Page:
In the illustrated embodiment of the invention, transaction approval or denial is indicated on the text display 26. Alternatively, the POST 10 could provide a selective authorization signal to a related cash register, in the case of a purchasing terminal, or to a door latch in the case of an access control security system, to either allow or prevent the transaction from further proceeding, or the POST 10 could transmit the image data table to a remote guard station monitor terminal for displaying the image, to allow human intervention for the verification of the displayed image data table against a live broadcasted CCTV image from the door latch location.
The procedure for removing encrypted data, performed at the block 56 of FIG. 3, is now described with reference to FIGS. 4 and 5. FIG. 4 illustrates a data table read from an identification card 12. This data table comprises a video information data table having elements of verification data at select distributed locations. FIG. 5 illustrates a video image data table 102 after removal of encrypted data.
Each data table 100 and 102 is represented by bytes consisting of two hex characters. The byte number is illustrated in the bottom row and the high character is shown above the low character for each byte number. Particularly, in each table 100 and 102 the byte number zero consists of the high character 2HEX and low character 1HEX.
The number of bytes in the data table 100 is dependent on the particular system requirements. The illustrated data table numbers only the first thirty-four bytes, as required for the encryption algorithm described herein below. Byte number zero is described as an AND byte, while bytes 1-16 are defined as offset table bytes. Bytes 17 on up are defined as data disbursement area bytes. Particularly, the AND byte number zero is used to AND the high and low characters along with the offset table bytes to create an offset table. The offset table is used to determine table positions at which elements of verification data are located in the data disbursement area.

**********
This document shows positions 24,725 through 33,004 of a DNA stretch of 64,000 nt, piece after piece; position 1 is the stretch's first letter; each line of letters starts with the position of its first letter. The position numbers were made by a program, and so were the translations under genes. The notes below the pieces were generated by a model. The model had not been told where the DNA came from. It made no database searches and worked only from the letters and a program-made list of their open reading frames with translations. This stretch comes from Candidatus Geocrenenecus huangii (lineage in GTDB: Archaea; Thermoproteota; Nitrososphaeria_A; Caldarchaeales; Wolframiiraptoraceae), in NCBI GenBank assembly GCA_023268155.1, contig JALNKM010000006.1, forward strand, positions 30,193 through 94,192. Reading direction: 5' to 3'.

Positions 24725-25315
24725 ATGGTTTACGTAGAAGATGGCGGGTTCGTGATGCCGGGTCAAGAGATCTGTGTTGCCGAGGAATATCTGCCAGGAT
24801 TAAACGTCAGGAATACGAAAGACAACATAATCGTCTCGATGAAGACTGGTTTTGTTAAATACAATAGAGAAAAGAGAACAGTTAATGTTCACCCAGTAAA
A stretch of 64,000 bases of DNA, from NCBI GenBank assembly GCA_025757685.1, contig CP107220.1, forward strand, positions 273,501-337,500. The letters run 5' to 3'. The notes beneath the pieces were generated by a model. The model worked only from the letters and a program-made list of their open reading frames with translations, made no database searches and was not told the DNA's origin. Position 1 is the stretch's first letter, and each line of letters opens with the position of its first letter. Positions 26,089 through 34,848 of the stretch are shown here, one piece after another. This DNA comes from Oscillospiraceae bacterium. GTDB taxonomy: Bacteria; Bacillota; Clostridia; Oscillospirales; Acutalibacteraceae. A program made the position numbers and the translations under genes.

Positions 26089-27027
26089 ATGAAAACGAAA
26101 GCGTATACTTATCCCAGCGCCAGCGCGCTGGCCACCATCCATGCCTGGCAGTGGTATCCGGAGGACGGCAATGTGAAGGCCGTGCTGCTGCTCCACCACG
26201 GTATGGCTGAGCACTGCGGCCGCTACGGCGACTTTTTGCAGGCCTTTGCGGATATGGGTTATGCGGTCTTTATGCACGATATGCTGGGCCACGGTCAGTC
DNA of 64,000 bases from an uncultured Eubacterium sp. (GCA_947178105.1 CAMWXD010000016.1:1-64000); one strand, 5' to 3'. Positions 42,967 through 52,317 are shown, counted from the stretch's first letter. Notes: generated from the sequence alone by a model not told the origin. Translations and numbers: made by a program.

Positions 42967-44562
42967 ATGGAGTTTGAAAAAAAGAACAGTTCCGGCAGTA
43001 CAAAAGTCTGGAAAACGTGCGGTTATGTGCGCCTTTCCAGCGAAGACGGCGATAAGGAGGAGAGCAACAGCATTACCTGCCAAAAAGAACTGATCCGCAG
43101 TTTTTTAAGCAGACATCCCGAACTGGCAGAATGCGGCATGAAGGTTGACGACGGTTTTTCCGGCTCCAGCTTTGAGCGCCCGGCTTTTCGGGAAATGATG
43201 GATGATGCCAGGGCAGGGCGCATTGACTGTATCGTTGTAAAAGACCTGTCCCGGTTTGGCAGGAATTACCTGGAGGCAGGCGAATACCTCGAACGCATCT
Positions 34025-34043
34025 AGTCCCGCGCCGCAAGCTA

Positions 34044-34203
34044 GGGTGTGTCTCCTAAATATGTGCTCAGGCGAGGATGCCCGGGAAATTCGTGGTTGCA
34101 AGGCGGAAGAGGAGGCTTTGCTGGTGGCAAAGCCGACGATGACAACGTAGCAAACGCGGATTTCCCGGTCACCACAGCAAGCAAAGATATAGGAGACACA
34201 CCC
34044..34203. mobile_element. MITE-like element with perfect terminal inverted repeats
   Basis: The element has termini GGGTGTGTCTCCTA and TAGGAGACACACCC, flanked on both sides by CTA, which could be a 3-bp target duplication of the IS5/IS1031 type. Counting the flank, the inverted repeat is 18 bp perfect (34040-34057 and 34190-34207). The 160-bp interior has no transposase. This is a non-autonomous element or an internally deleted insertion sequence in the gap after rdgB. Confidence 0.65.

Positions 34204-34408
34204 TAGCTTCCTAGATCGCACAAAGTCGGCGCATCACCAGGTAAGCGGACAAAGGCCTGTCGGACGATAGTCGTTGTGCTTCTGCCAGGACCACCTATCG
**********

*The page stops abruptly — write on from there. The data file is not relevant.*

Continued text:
Initially, the zero byte is converted to binary and the high four bits are shifted four positions and exclusive ORed with the low byte as in the following equation (1):
The exclusive ORed result in equation (1) is then ANDed with byte numbers 1-16 to create an offset table having sixteen offset values. Each offset value is identified with an index, or IDX, number 0-15. To insure a non-zero offset value, the binary number 1 is added to the result. For example, the offset value for IDX 2, related to byte number 3, is calculated using the following equation (2): ##STR1##
The resultant offset table is as follows:
______________________________________OFFSET TABLEIDX # OFFSET VALUE______________________________________0 11 22 33 24 35 16 17 18 49 410 411 412 113 314 315 4______________________________________
The offset table is used to determine the locations in the data table disbursement area at which verification data is to be removed. This verification data may be, for example, a terminal serial or identification number for the terminal (not shown) used to store the data table on the card 12. For example, a plurality of encoding terminals may be used, with each terminal having a distinct serial number. The serial number of the particular terminal is encrypted with the image data so that, when retrieved at the POST terminal 10, the serial number can be removed and compared against a table of valid serial numbers stored in the memory 22 (see FIG. 2) to insure authenticity. Alternatively, or additionally, an issue number of the particular card 12 may be encrypted. This identification number may be, for example, a user's account number or any other type of serial number which would also be stored in the master database for verification.